¶ 13 Here, the trial court's discovery order denied BSA's request for a protective order that would have provided, pursuant to CR 26(c)(1), “that the discovery [of the Files] not be had,” 6 but the court's discovery order did require, not simply the redaction of the alleged victims' names, as plaintiffs had requested, but also the redaction of the “[a]lleged perpetrators' names.” CP at 669. The order thus mandated some CR 26(c) protective measures and additionally required that, in cooperatively drafting the protective order, the parties incorporate a provision “limiting the viewing of these documents to counsel and their designated assistants, identifying all such individuals, and prohibiting the distribution or publication of all such documents.” CP at 670.
¶ 14 Seeking reversal of the trial court's discovery order, BSA claimed in its opening brief that the trial court abused its discretion by failing to extend the balancing test called for in Snedigar, 114 Wash.2d 153, 786 P.2d 781, to plaintiffs' request for production of the Files. In BSA's view, because the Snedigar court had imposed a balancing test for weighing a political party's qualified First Amendment associational privilege against a plaintiff's entitlement to discovery under CR 26, the trial court here should have applied the same balancing test when measuring BSA's assertion of the article I, section 7 privacy rights of third parties against plaintiffs' right to civil discovery of the Files. To be fair to the trial court, we recognize at the outset that both article I, section 7 and the Snedigar balancing test were latecomers to BSA's arguments resisting discovery. BSA's motion for a protective order alluded to the right of privacy under the federal constitution, but BSA did not mention the state constitutional provision in that motion or the motion for reconsideration; in fact, BSA first referred to article I, section 7 in a footnote in its motion for discretionary review, and BSA's assertion of the applicability of the Snedigar balancing test was made still later in its reply brief. In sum, the trial court was not asked to apply the legal standard that BSA has since made the cornerstone of its appeal.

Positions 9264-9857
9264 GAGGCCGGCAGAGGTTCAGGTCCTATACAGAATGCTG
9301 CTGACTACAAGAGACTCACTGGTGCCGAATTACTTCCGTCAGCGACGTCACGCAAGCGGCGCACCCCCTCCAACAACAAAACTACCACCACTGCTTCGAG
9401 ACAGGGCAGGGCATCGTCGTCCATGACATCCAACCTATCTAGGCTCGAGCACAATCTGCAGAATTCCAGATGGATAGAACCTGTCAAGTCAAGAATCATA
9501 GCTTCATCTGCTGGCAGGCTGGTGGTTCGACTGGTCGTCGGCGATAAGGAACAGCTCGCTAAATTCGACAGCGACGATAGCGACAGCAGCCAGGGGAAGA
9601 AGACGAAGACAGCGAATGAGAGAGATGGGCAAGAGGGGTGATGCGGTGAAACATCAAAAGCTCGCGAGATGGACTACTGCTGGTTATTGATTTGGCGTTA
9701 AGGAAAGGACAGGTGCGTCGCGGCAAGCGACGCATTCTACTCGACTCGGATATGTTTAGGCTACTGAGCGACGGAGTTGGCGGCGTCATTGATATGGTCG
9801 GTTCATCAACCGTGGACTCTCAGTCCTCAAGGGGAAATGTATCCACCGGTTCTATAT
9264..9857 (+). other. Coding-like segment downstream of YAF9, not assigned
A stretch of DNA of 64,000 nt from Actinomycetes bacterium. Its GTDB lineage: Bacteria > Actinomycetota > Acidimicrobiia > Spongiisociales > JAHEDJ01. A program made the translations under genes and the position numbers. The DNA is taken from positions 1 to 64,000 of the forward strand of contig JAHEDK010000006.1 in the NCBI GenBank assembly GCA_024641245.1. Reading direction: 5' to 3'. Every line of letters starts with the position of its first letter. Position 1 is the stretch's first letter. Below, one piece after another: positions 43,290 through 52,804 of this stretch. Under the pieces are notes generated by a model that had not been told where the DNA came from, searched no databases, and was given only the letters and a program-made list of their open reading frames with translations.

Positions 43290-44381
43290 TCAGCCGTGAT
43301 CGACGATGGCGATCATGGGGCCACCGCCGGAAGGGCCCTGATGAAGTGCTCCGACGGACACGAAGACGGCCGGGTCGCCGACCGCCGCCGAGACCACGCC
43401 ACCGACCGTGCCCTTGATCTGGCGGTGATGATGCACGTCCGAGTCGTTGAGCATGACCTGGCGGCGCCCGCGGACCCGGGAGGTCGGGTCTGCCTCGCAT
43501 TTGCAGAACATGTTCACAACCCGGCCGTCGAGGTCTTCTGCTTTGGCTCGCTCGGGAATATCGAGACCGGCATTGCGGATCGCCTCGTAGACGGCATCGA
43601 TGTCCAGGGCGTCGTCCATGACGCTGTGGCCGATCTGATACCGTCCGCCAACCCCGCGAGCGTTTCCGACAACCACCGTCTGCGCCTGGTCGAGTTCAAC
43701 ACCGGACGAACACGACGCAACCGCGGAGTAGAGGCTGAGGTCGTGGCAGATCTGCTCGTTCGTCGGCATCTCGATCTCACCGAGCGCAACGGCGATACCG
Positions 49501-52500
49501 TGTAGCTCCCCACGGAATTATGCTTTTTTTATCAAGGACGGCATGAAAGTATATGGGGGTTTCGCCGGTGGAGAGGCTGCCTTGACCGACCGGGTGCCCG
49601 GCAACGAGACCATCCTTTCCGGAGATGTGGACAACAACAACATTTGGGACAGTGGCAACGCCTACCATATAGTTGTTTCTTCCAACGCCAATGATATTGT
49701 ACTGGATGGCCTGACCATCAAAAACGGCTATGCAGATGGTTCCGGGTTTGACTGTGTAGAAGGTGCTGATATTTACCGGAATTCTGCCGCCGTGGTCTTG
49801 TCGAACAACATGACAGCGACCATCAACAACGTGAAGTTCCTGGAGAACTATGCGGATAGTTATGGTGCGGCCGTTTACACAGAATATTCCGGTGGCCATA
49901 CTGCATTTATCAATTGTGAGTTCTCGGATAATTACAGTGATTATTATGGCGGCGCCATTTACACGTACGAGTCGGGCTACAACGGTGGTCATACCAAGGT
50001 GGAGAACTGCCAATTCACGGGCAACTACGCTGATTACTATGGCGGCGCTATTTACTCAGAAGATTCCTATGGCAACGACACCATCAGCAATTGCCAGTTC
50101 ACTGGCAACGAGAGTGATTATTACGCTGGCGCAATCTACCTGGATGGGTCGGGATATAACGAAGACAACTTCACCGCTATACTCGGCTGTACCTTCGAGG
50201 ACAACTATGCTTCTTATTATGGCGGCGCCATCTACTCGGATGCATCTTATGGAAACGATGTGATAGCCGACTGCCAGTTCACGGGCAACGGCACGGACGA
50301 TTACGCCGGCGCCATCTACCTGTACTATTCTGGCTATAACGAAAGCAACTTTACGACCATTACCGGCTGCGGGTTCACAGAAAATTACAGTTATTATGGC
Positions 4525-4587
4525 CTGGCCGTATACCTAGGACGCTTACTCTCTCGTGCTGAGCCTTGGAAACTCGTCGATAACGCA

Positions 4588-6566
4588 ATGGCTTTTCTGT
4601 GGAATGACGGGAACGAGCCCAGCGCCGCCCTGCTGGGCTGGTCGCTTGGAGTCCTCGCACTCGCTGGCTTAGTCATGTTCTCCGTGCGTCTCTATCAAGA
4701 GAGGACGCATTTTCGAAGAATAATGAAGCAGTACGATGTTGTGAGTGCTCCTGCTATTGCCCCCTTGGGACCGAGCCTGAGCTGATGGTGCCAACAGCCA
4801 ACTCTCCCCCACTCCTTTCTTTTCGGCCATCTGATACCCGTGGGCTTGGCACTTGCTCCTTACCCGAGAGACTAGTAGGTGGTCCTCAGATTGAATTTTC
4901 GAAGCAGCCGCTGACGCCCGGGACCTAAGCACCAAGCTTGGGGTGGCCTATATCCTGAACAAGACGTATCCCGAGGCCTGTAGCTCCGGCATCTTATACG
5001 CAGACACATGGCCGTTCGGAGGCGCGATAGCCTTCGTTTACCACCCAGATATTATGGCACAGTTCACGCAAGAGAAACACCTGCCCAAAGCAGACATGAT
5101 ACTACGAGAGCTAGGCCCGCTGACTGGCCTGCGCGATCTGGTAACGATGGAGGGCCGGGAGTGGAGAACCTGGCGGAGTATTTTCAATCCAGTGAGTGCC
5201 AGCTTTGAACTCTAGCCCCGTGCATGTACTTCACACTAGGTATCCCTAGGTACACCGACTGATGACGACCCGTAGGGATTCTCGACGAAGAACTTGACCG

¶ 15 To evaluate the soundness of BSA's equation of the associational privilege at issue in Snedigar with the article I, section 7 protections that BSA asserts here, we begin with a review of the development and application of the Snedigar balancing test. The test that this court adopted in Snedigar had its genesis in the Court of Appeals decision, Snedigar v. Hodderson, 53 Wash.App. 476, 768 P.2d 1 (1989). Richard Snedigar, a former member of the Freedom Socialist Party, filed suit to recover a monetary contribution made in response to the Party's solicitation of funds for a new headquarters. The trial court granted Snedigar's motion to compel discovery of the minutes of relevant meetings, requiring that they be submitted for in camera inspection but permitting redaction of the names of Party members. Appealing to Division One of the Court of Appeals, the Party argued that the discovery order violated the Party's First Amendment rights. In the absence of Washington case law directly on point, the Court of Appeals relied on Wilkinson v. FBI, 111 F.R.D. 432 (C.D.Cal.1986). In Wilkinson, the federal district court discussed the applicability of “a qualified First Amendment associational privilege in the context of discovery.” Id. at 436 (emphasis added). Having reviewed the limited case law, the Wilkinson court observed that “the First Amendment associational privilege has been applied only in situations where the discovery request specifically required disclosure of the names of a group's members or financial contributors”-“information at the core of the group's associational activities.” Id. at 437, 436. As the court explained, once a litigant established “that the discovery request [was] directed at the heart of a group's protected associational activities, the court is required to subject the request to a higher level of scrutiny.” Id. at 436. Because the associational privilege is not absolute, a court faced with a discovery dispute must rely on a balancing test, “essentially requiring both a heightened degree of relevance to the subject matter of the suit and a showing by the party seeking discovery that it has made reasonable, unsuccessful attempts to obtain the information elsewhere.” Id.